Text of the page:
5 Steps to Faster Triathlon Transitions

Fact: You can shave plenty of precious seconds (even minutes) off your overall time just by tweaking your transitions. And while you may not be ready for a flying mount and dismount just yet, taking time to think through your transitions can result in faster finishes. Here are five simple steps you can take for speedier transitions.

Avoid Clutter

The last thing you want during a race is to get stalled searching for something while your competition is passing you by. That's why it's best to keep your transition area neat and clutter-free.

"I really try to simplify what I put in my transition area," says elite age-grouper Emily Richard of Washington D.C. "I noticed that the pros keep the minimum out: Their helmet, shoes, race number, sunglasses, and a visor. So I followed suit and put out what I really need."

Put your helmet in your handlebars, and keep unnecessary items out of the way. As for other essentials, like gels, sunglasses, and other small items, you can tape or attach them to your bike for easy access once you're on the road.

More: 3 Transition Secrets You May Not Know

Mark Your Spot

You've spent enough time on your bike to memorize every inch of it. But in the early-morning light of a triathlon (addled by bleary eyes post-swim), it may be hard to pick out your ride from the sea of other bicycles. And it can be just as difficult to find your spot when you're bringing your bike back into T2. To make sure you head straight for your transition area each time, take careful note of your exact location among the racks.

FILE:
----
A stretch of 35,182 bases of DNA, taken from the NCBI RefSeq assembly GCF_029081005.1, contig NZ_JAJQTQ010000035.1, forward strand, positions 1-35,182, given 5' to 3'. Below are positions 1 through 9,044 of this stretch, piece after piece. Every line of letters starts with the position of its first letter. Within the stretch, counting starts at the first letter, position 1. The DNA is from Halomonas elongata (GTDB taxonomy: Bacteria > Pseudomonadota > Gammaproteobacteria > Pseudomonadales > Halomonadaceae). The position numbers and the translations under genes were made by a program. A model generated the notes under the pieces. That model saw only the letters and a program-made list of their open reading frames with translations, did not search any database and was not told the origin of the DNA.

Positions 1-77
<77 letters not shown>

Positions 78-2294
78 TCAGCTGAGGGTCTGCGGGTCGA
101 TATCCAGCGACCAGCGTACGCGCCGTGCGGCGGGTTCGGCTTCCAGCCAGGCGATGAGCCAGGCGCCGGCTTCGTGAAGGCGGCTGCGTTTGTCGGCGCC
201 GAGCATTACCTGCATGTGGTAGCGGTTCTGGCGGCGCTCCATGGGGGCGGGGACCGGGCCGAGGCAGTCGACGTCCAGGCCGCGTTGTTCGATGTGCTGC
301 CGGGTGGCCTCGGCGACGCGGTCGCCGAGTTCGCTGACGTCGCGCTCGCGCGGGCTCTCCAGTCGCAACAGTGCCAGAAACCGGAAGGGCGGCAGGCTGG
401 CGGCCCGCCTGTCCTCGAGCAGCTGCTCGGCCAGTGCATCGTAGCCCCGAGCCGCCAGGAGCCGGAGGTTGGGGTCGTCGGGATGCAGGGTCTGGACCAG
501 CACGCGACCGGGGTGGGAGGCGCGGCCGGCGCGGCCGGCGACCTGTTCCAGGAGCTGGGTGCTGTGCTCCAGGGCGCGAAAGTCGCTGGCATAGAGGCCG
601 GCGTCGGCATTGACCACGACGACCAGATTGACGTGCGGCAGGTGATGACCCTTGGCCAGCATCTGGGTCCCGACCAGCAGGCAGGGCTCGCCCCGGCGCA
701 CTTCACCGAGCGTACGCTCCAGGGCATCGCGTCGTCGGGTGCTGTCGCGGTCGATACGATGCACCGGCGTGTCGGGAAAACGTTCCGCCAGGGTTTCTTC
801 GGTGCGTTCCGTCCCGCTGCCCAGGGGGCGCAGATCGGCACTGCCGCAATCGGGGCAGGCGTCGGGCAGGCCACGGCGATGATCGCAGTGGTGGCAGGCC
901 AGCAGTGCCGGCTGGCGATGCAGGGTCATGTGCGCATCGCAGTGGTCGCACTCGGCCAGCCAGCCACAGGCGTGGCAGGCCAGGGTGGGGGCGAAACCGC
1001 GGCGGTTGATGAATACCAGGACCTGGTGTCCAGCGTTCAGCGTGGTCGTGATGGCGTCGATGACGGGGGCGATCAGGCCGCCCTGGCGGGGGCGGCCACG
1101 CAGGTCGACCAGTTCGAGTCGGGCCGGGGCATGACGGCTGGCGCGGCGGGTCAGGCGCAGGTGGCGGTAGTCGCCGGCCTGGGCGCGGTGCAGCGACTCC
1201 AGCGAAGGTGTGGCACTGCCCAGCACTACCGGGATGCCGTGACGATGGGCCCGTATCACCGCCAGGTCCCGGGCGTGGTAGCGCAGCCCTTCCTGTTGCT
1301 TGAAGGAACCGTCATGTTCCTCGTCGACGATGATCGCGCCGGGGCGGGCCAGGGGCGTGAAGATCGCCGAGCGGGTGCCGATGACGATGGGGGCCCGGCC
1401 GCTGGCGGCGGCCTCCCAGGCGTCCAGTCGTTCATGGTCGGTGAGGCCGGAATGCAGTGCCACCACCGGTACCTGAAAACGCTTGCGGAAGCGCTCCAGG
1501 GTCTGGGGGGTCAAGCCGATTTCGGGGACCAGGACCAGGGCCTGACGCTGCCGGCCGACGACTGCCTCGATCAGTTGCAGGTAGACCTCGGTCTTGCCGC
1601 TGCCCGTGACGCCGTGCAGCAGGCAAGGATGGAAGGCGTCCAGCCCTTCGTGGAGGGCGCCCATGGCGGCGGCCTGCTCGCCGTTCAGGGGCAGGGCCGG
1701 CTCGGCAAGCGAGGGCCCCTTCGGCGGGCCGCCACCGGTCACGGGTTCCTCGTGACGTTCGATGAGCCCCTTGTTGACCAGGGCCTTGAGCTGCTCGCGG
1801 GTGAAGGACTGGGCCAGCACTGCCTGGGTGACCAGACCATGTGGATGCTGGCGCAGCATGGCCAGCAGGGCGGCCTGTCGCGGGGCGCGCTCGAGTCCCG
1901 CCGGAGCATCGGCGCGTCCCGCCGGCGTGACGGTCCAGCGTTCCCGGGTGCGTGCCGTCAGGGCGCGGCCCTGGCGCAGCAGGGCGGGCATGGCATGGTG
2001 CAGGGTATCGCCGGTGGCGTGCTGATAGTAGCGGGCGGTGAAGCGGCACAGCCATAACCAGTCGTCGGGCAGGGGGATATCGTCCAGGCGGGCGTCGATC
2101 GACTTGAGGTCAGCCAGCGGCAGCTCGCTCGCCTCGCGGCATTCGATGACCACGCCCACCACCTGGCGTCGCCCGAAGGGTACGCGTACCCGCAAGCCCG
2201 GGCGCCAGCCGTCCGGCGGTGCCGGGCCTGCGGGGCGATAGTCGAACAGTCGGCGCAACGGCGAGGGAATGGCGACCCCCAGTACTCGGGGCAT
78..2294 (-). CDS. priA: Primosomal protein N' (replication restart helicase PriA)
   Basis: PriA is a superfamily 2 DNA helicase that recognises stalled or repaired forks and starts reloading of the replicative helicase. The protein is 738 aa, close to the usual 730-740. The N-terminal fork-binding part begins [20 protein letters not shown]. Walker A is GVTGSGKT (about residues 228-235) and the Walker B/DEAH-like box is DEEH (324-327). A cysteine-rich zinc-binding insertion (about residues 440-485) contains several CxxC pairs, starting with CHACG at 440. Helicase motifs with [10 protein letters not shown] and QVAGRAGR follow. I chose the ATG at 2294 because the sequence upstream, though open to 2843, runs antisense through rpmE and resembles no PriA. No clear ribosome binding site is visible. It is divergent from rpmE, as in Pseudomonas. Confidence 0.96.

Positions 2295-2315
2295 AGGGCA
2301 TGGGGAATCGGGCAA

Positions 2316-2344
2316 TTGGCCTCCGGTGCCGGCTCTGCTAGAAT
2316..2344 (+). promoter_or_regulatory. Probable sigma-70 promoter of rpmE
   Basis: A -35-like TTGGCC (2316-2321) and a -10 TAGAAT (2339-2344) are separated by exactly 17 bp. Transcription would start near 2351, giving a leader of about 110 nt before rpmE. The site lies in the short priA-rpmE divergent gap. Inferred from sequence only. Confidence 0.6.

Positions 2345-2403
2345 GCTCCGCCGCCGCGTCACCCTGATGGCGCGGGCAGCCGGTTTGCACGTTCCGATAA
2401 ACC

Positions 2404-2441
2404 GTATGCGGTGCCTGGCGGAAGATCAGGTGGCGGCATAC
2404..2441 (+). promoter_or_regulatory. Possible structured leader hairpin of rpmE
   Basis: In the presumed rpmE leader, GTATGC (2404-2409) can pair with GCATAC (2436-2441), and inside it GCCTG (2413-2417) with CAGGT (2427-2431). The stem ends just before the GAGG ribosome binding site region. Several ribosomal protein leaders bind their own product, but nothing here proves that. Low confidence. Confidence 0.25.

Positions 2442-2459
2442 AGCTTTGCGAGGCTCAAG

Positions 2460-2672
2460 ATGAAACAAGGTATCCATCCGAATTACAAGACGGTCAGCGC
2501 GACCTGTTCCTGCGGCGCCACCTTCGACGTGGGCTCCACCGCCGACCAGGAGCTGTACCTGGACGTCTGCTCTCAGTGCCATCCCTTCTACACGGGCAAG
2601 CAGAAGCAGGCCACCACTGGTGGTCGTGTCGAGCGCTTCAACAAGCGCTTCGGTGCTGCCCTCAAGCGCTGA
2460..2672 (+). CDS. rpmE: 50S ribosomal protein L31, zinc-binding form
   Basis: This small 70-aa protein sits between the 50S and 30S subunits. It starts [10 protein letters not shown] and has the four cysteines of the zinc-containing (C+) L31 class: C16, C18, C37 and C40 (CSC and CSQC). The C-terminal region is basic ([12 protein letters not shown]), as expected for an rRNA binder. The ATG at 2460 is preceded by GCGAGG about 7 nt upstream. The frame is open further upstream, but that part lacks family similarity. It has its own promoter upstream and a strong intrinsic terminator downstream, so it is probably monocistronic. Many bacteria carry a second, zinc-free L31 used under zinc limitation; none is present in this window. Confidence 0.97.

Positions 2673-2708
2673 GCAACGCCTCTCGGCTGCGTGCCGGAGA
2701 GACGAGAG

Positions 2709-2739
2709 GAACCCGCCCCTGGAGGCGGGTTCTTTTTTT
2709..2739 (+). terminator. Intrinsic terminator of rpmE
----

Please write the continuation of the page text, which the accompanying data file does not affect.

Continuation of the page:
"I do a walk-through of the whole transition area pre-race, visualizing my process and counting the racks," says Calah Schlabach, an elite age-grouper in Arlington, Virginia. "That way, I know exactly where the entrances are and the best lines to my area, as well as where the mount/dismount line is."

More: Fast Transitions: Socks or No Socks?

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About the Author

Sarah Wassner Flynn

A Rockville, Maryland-based writer, Sarah Wassner Flynn is a lifelong runner who writes about the sport for publications like Competitor, Triathlete, New York Runner, and espnW. Mom to Eamon, 4, Nora, 2, and Nellie, 4 months, Sarah has also written several nonfiction books for children and teens. Follow her on Twitter at @athletemoms.

A Rockville, Maryland-based writer, Sarah Wassner Flynn is a lifelong runner who writes about the sport for publications like Competitor, Triathlete, New York Runner, and espnW. Mom to Eamon, 4, Nora, 2, and Nellie, 4 months, Sarah has also written several nonfiction books for children and teens. Follow her on Twitter at @athletemoms.

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